Brushing twice and flossing daily is essential to eliminating the food particles and sugars that mix with harmful bacteria in your mouth and become plaque. Plaque secretes acids that erode tooth enamel, form cavities, and set the conditions for gum disease. Plaque also eventually solidifies into tartar.
The discussion about eating and oral health often focuses on which foods are bad for your teeth. But recent research has found that certain foods are actually beneficial for your teeth. These items are often referred to as functional foods because they promote heart health, oral health, and so forth.
Here are eight functional foods that may be particularly teeth-friendly:
1. Sugarless Gum
Christine D. Wu researches pediatric dentistry at the University of Illinois at Chicago (UIC), and she recommends chewing sugarless gum after eating. Chewing promotes saliva production, which helps to wash away bacteria. Gum with sugar, however, is bad because it helps to produce plaque.
Dr. Wu and her team at UIC published research regarding milk as a functional food in the Journal of the American Dental Association. The study found that drinking a glass of milk after eating a sugary cereal better reduced acid levels in the mouth than drinking water or apple juice.
According to Wu, milk neutralizes the acids that are a byproduct of plaque bacteria. She also noted that the milk in a bowl of cereal does not have the same effect. This is because the milk becomes syrupy and sweet and is no longer able to neutralize the acid. Milk with a piece of chocolate cake, however, may work.
If no milk is on hand, you can always have a bit of cheese after your dessert. The Academy of General Dentistry recently published a study regarding cheese as a functional food. The research subjects were children age 12 to 15, and it found that those who ate cheddar cheese experienced lower acidity in the mouth than those subjects who ate sugar-free yogurt or who drank a glass of milk.
After eating the cheese or yogurt or drinking the glass of milk, the subjects rinsed their mouths with water. The researchers then tested the pH levels in their mouths after 10, 20, and finally, 30 minutes. Those who ate yogurt or drank milk experienced no significant changes, but those that ate cheese experienced a substantial drop at each of the three measurement intervals.
Wu was not involved in this particular research but theorized that the cheese is neutralizing the acid in the mouth. In addition, chewing the cheese is encouraging saliva production—and thus washing more acids away—in a manner that is not occurring when drinking the milk or eating the yogurt.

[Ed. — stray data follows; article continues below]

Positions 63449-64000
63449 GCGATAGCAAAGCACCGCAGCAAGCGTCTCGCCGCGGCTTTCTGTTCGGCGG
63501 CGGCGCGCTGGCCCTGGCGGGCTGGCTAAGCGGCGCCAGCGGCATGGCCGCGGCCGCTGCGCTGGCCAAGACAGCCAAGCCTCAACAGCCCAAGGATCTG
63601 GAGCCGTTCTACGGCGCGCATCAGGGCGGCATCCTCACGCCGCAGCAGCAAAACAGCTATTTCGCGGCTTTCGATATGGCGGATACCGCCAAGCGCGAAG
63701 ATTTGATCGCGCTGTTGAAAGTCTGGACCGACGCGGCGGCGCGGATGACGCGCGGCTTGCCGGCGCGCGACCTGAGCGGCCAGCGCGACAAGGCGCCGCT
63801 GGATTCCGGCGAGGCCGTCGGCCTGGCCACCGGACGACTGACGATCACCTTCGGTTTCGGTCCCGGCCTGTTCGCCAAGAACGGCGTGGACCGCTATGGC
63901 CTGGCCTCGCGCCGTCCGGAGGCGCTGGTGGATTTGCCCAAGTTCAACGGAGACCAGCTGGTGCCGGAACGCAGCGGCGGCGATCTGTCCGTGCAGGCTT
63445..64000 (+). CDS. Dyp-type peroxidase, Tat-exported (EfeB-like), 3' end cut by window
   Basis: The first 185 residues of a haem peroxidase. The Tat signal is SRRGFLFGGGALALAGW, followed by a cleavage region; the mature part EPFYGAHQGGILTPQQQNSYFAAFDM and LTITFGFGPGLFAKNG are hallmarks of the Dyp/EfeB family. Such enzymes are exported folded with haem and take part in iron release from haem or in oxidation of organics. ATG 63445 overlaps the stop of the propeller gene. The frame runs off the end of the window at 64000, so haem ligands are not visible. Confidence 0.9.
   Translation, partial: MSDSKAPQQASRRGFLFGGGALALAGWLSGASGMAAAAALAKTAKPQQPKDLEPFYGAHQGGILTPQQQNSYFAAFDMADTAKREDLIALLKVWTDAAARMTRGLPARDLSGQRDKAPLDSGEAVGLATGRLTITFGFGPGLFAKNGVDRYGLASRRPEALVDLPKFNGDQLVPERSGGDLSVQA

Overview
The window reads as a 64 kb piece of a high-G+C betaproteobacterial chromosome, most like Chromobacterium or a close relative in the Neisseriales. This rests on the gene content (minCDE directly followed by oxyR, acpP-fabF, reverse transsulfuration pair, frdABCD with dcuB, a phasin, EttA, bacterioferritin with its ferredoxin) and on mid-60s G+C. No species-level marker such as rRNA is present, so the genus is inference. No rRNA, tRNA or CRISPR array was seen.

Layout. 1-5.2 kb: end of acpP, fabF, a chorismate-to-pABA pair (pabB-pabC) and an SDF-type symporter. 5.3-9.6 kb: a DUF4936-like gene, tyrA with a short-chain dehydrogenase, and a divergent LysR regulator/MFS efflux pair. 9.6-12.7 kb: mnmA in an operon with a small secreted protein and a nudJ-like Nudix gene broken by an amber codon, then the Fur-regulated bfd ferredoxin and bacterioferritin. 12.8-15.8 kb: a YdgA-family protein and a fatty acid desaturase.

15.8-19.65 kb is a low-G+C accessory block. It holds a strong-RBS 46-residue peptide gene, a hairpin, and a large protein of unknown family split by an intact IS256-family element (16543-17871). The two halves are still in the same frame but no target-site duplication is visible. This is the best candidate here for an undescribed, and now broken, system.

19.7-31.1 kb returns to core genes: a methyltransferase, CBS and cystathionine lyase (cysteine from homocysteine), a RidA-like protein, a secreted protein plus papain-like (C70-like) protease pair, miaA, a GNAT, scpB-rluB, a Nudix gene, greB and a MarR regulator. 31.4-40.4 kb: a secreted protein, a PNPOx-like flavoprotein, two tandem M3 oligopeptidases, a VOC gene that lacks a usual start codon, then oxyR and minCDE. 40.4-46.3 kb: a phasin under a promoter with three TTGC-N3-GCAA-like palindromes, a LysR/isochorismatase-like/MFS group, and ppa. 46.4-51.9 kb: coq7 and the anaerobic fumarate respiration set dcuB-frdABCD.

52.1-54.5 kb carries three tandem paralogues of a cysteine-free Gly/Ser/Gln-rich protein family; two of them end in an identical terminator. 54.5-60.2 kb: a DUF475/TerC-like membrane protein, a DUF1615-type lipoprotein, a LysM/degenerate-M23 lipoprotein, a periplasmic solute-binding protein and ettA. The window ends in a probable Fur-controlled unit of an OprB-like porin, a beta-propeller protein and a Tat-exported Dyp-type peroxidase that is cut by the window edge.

Many black and green teas contain polyphenols, which are micronutrients that contain antioxidants. These may provide many health benefits and are known to slow the growth of the bacteria that leads to cavities and gum disease. In fact, researchers at UIC found that people who rinsed their teeth with black tea had less plaque accumulation than those who rinsed their teeth with water.
The UIC team had the subjects rinse 10 times a day, one minute at a time. Not only did the tea reduce plaque levels, but it reduced the size and adhesiveness of the plaque as well. This happens because the polyphenols interfere with bacteria clustering together. Wu and her team also found that polyphenols suppress odorous compounds in the mouth and that black tea, in particular, helps combat bad breath.
Cranberries are another food that may provide many health benefits, and like tea, cranberries contain polyphenols. Eating fresh cranberries as well as sugar-free cranberry juices and sauces can inhibit plaque sticking to your teeth. Wu warns, however, that many cranberry products include sugar due to the tartness of the fruit and that sugar will undermine any potential benefits the cranberries may have provided.
Raisins are naturally sweet but do not contain sucrose. They are an excellent sweet option without the sugars that cause plaque to form and bind to your teeth. Wu also recommends raisins because they contain phytochemicals, which may destroy plaque bacteria. Raisins also have properties that may slow the growth of bacteria that leads to gingivitis and more serious gum disease.
7. Foods With Calcium or Phosphorous
The American Dental Association recommends vitamin-rich foods—foods high in calcium and phosphorous in particular. Good calcium sources include almonds, cheese, and leafy greens. Good sources of phosphorous include eggs, fish, and meat. Calcium is great for your bones, including your jaw. Both vitamins help to keep your tooth enamel strong and actually have restorative qualities in that they can fill lesions in tooth enamel caused by acids by depositing minerals into them.
8. Crunchy Foods
Chewing not only promotes saliva production, but it disrupts dental plaque and therefore serves as a cleaning mechanism itself. Foods that require serious chewing—such as apples, celery, carrots, and cucumbers—are excellent snacking options because they help to clear away bacteria and exercise your mouth.
Eat for Better Oral Health
Your diet can play a significant role in the health of your teeth and gums. At Scottsdale Dental Excellence, you will receive personalized dental care from Jeffrey D. Clark, DDS, along with advice about the foods you eat and the beverages you drink. Begin eating for better oral health today. Call our office at 480 585 1853 with any questions you may have and to schedule a consultation.